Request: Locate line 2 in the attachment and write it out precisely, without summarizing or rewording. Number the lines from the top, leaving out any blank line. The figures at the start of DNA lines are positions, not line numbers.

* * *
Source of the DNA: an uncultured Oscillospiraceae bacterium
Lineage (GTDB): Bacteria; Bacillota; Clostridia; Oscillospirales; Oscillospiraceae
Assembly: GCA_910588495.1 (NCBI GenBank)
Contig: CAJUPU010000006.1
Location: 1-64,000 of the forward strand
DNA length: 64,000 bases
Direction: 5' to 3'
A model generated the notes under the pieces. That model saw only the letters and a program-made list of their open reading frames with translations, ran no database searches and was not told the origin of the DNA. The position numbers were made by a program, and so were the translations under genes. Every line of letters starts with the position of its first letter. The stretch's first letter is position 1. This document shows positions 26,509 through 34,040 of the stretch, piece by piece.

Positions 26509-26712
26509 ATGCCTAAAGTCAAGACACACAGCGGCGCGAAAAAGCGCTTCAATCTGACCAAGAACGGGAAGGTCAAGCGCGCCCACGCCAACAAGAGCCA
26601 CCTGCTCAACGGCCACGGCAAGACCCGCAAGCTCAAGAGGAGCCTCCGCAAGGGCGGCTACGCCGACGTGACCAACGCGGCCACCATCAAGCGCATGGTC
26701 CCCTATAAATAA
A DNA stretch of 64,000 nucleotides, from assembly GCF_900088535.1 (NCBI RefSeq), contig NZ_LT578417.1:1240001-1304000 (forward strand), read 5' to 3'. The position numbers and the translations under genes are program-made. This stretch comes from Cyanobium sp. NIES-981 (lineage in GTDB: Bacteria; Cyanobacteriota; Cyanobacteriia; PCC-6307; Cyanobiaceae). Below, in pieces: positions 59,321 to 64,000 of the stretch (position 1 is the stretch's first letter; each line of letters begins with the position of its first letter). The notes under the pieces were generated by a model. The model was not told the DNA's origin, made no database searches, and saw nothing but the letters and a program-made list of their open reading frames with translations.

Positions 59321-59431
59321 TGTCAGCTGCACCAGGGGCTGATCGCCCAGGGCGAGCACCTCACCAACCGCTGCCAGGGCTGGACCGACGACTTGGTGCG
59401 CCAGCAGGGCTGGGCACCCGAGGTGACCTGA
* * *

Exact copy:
Lineage (GTDB): Bacteria; Bacillota; Clostridia; Oscillospirales; Oscillospiraceae